All companies have a responsibility to respect human rights. They may impact human rights in several ways through their business operations and supply chains, their community interactions and the marketing and use of their products and services. Respecting human rights is an inherent part of good practice. We expect companies to integrate human rights into their policies, corporate strategy, risk management and reporting.”

So says Norges Bank Investment Management (NBIM), which manages one of the world’s largest sovereign wealth funds, in its Human Rights Expectations Document. The Expectations Document is primarily aimed at company boards and a helpful a starting point for their interactions with companies on human rights.

In this Blog Post, we investigate what it means for boards to integrate human rights into policies, corporate strategy, risk management and reporting in a practical way that resonates with investors.

NBIM “expects” Boards to ensure that companies take the following concrete, practical steps to better fulfil their obligation to respect human rights. Importantly, these expectations are not unique to NBIM.

Indeed, a range of investors (both institutional and retail) are increasingly demanding attention to human rights issues. All boards may look to these practical steps to better address the concerns of their investors and other stakeholders more broadly.

Integrate human rights into policies and strategy, which involves:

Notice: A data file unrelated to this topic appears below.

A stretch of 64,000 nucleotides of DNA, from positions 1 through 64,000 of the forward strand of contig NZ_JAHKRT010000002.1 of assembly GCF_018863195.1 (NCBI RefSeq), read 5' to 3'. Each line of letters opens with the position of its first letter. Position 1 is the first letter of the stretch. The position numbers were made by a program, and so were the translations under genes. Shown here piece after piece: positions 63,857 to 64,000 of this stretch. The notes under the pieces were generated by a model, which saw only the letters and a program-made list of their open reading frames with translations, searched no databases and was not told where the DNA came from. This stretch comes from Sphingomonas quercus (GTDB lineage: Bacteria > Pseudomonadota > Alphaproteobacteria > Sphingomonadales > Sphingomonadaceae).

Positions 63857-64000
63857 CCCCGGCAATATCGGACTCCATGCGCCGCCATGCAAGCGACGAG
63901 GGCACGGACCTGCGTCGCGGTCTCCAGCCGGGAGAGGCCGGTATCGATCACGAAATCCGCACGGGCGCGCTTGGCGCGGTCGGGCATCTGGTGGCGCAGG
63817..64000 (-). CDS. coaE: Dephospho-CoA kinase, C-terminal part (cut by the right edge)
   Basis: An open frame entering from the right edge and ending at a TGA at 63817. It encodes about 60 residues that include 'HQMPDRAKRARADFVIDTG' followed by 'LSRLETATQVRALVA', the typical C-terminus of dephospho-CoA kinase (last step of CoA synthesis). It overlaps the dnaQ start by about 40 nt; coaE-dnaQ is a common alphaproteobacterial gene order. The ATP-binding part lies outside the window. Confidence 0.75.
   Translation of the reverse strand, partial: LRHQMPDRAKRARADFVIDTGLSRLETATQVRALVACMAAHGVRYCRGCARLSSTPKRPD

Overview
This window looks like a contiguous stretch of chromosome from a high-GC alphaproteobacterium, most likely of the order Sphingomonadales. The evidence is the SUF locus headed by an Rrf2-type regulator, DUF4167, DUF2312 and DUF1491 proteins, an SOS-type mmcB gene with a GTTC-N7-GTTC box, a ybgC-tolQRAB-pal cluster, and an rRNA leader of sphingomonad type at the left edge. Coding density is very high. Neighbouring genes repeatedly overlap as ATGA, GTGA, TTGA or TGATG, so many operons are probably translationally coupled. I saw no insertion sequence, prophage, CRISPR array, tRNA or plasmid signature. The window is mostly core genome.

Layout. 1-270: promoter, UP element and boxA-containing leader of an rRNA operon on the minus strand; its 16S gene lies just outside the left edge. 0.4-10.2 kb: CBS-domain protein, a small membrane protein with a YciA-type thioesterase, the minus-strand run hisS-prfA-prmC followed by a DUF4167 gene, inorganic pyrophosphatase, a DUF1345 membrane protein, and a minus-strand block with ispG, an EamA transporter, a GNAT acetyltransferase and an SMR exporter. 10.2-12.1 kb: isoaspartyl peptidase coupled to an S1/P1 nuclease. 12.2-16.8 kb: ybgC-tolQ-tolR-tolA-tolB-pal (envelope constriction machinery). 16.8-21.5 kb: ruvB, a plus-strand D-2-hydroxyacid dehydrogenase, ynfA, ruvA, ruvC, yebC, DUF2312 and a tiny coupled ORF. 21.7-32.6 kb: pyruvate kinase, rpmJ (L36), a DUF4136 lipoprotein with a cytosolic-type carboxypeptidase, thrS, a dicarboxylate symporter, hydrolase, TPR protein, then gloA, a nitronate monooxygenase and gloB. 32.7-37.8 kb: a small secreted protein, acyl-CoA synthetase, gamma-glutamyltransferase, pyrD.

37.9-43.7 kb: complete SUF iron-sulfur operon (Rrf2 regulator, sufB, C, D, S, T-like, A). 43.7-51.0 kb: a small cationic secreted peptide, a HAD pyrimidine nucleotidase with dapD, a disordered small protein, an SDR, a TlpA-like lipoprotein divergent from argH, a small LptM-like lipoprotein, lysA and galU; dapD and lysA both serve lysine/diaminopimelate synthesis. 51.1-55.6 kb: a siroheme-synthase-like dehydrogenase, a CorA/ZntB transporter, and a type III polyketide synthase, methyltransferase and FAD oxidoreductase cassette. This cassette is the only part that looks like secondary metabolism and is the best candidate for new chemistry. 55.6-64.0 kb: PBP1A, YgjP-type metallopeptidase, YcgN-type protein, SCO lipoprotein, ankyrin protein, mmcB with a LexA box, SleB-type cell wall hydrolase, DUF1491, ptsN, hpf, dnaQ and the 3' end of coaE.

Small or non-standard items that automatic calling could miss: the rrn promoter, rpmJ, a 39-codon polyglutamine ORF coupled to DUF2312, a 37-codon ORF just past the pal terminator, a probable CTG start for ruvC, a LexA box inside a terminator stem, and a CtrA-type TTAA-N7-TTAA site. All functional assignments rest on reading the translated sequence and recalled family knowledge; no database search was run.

• Understanding the business implications of human rights issues, which should inform strategic business planning.
  • Making a public policy commitment regarding the respect of human rights.
  • Understanding and reflecting emerging industry standards and good practices addressing human rights.
  • Effectively communicating company policies and practices relating to human rights to employees and contractors.
  • Considering the introduction of third party expert input into their human rights strategies and policies (an area in which we see increasing interest from a range of market participants).

Integrate salient human rights into risk management, which involves:

  • Conducting tailored and proportionate human rights due diligence – identifying actual and potential negative impacts on relevant human rights in relation to the company’s business activities.
  • Implementing measures to address salient human rights risks.
  • Tracking preventative and corrective actions.
  • Conducting human rights-focused impact and risk assessments.
  • An adequate supply chain management system.

Report on management of salient human rights, which involves:

  • Disclosure of companies’ human rights strategies, policies and processes including human rights action plans, governance structures, operational procedures, risk and impact assessments, stakeholder relationships and remediation processes.
  • Reporting on their implementation of the UN Guiding Principles on Business and Human Rights.
  • Communication demonstrating explicit board oversight.
  • Performance reporting, with metrics enabling year-on-year comparisons.
  • Taking a full value chain perspective.

Engage transparently and responsibly on human rights, including through grievance mechanisms, which involves:

  • Engagement with workers and their representatives, potentially affected groups and other relevant stakeholders on human rights issues.
  • Effective and accessible operational-level grievance mechanisms.
  • Transparent policies or guidelines for engaging with policy makers and regulators on human rights.

The post Business and Human Rights – What Do Investors Expect of Boards? appeared first on Eye on ESG.